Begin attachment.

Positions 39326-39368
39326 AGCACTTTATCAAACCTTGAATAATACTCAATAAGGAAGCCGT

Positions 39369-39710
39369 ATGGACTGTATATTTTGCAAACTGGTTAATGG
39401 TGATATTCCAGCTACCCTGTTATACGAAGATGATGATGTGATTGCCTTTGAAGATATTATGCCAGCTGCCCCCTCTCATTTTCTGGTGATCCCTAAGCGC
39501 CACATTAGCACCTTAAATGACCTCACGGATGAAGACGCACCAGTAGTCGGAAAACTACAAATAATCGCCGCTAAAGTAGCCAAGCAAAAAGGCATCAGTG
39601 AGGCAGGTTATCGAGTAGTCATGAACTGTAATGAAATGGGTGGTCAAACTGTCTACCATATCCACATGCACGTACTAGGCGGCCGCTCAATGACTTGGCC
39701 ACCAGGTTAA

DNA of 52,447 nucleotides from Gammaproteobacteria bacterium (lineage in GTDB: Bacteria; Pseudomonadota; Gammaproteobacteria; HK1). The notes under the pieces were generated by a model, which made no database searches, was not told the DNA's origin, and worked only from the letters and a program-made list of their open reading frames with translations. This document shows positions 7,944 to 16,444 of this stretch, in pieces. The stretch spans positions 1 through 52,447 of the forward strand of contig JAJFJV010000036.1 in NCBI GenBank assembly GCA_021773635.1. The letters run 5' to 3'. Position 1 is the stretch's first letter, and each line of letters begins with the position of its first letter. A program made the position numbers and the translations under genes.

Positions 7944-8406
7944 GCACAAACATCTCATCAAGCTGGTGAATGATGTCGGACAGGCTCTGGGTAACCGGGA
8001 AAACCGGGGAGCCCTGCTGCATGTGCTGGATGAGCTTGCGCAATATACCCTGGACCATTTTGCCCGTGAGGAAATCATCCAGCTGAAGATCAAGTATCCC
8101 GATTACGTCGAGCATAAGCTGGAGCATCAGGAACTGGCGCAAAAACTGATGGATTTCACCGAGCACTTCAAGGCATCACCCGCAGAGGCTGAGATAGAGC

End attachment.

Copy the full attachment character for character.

Positions 39326-39368
39326 AGCACTTTATCAAACCTTGAATAATACTCAATAAGGAAGCCGT

Positions 39369-39710
39369 ATGGACTGTATATTTTGCAAACTGGTTAATGG
39401 TGATATTCCAGCTACCCTGTTATACGAAGATGATGATGTGATTGCCTTTGAAGATATTATGCCAGCTGCCCCCTCTCATTTTCTGGTGATCCCTAAGCGC
39501 CACATTAGCACCTTAAATGACCTCACGGATGAAGACGCACCAGTAGTCGGAAAACTACAAATAATCGCCGCTAAAGTAGCCAAGCAAAAAGGCATCAGTG
39601 AGGCAGGTTATCGAGTAGTCATGAACTGTAATGAAATGGGTGGTCAAACTGTCTACCATATCCACATGCACGTACTAGGCGGCCGCTCAATGACTTGGCC
39701 ACCAGGTTAA

DNA of 52,447 nucleotides from Gammaproteobacteria bacterium (lineage in GTDB: Bacteria; Pseudomonadota; Gammaproteobacteria; HK1). The notes under the pieces were generated by a model, which made no database searches, was not told the DNA's origin, and worked only from the letters and a program-made list of their open reading frames with translations. This document shows positions 7,944 to 16,444 of this stretch, in pieces. The stretch spans positions 1 through 52,447 of the forward strand of contig JAJFJV010000036.1 in NCBI GenBank assembly GCA_021773635.1. The letters run 5' to 3'. Position 1 is the stretch's first letter, and each line of letters begins with the position of its first letter. A program made the position numbers and the translations under genes.

Positions 7944-8406
7944 GCACAAACATCTCATCAAGCTGGTGAATGATGTCGGACAGGCTCTGGGTAACCGGGA
8001 AAACCGGGGAGCCCTGCTGCATGTGCTGGATGAGCTTGCGCAATATACCCTGGACCATTTTGCCCGTGAGGAAATCATCCAGCTGAAGATCAAGTATCCC
8101 GATTACGTCGAGCATAAGCTGGAGCATCAGGAACTGGCGCAAAAACTGATGGATTTCACCGAGCACTTCAAGGCATCACCCGCAGAGGCTGAGATAGAGC